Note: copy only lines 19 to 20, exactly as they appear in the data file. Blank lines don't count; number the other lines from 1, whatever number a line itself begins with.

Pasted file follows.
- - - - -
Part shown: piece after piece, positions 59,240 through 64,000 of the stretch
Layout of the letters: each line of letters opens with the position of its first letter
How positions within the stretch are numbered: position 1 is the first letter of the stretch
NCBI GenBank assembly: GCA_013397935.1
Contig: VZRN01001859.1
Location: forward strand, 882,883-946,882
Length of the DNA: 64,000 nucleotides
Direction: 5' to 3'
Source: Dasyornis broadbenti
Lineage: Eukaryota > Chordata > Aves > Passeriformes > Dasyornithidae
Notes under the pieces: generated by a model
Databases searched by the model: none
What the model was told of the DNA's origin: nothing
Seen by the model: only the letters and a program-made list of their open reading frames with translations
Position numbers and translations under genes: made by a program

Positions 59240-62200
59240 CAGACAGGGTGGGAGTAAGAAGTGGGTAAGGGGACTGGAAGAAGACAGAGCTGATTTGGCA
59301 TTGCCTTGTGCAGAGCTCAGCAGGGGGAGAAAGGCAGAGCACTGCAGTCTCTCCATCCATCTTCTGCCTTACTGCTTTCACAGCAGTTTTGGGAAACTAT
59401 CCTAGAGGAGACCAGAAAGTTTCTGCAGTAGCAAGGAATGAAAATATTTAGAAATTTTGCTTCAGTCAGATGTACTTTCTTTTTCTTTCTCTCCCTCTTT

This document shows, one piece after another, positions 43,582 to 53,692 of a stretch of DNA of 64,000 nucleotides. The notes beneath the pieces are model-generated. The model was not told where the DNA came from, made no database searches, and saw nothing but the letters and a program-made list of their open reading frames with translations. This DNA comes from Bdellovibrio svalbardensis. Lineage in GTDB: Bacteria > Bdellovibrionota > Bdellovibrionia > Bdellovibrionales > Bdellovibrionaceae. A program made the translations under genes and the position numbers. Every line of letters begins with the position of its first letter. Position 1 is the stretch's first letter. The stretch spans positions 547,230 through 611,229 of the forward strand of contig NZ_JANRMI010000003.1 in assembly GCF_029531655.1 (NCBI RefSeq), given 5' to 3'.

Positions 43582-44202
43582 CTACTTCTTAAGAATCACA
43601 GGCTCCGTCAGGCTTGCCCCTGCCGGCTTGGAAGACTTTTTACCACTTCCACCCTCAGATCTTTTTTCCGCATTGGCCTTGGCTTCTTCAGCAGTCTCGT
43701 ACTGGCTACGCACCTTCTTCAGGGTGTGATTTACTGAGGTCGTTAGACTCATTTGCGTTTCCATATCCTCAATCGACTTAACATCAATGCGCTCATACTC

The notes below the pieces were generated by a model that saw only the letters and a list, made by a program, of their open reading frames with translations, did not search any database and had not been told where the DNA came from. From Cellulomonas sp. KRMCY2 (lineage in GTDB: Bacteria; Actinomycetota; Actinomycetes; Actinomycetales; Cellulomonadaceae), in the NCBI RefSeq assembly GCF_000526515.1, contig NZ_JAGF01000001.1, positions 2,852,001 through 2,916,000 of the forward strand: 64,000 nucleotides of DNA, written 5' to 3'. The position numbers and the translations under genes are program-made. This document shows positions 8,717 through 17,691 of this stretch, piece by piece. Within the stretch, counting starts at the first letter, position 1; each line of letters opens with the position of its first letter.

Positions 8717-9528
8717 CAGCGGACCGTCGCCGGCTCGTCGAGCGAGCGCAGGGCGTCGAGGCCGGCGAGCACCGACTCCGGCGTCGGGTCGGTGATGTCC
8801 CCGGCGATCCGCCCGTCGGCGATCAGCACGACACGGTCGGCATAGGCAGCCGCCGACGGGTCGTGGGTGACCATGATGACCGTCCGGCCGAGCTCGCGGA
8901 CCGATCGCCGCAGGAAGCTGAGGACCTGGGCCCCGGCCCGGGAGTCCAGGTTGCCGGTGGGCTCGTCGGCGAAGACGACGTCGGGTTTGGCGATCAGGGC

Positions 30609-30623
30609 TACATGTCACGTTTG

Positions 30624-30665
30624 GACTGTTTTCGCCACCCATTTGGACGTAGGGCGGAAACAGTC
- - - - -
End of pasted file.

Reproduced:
59401 CCTAGAGGAGACCAGAAAGTTTCTGCAGTAGCAAGGAATGAAAATATTTAGAAATTTTGCTTCAGTCAGATGTACTTTCTTTTTCTTTCTCTCCCTCTTT

This document shows, one piece after another, positions 43,582 to 53,692 of a stretch of DNA of 64,000 nucleotides. The notes beneath the pieces are model-generated. The model was not told where the DNA came from, made no database searches, and saw nothing but the letters and a program-made list of their open reading frames with translations. This DNA comes from Bdellovibrio svalbardensis. Lineage in GTDB: Bacteria > Bdellovibrionota > Bdellovibrionia > Bdellovibrionales > Bdellovibrionaceae. A program made the translations under genes and the position numbers. Every line of letters begins with the position of its first letter. Position 1 is the stretch's first letter. The stretch spans positions 547,230 through 611,229 of the forward strand of contig NZ_JANRMI010000003.1 in assembly GCF_029531655.1 (NCBI RefSeq), given 5' to 3'.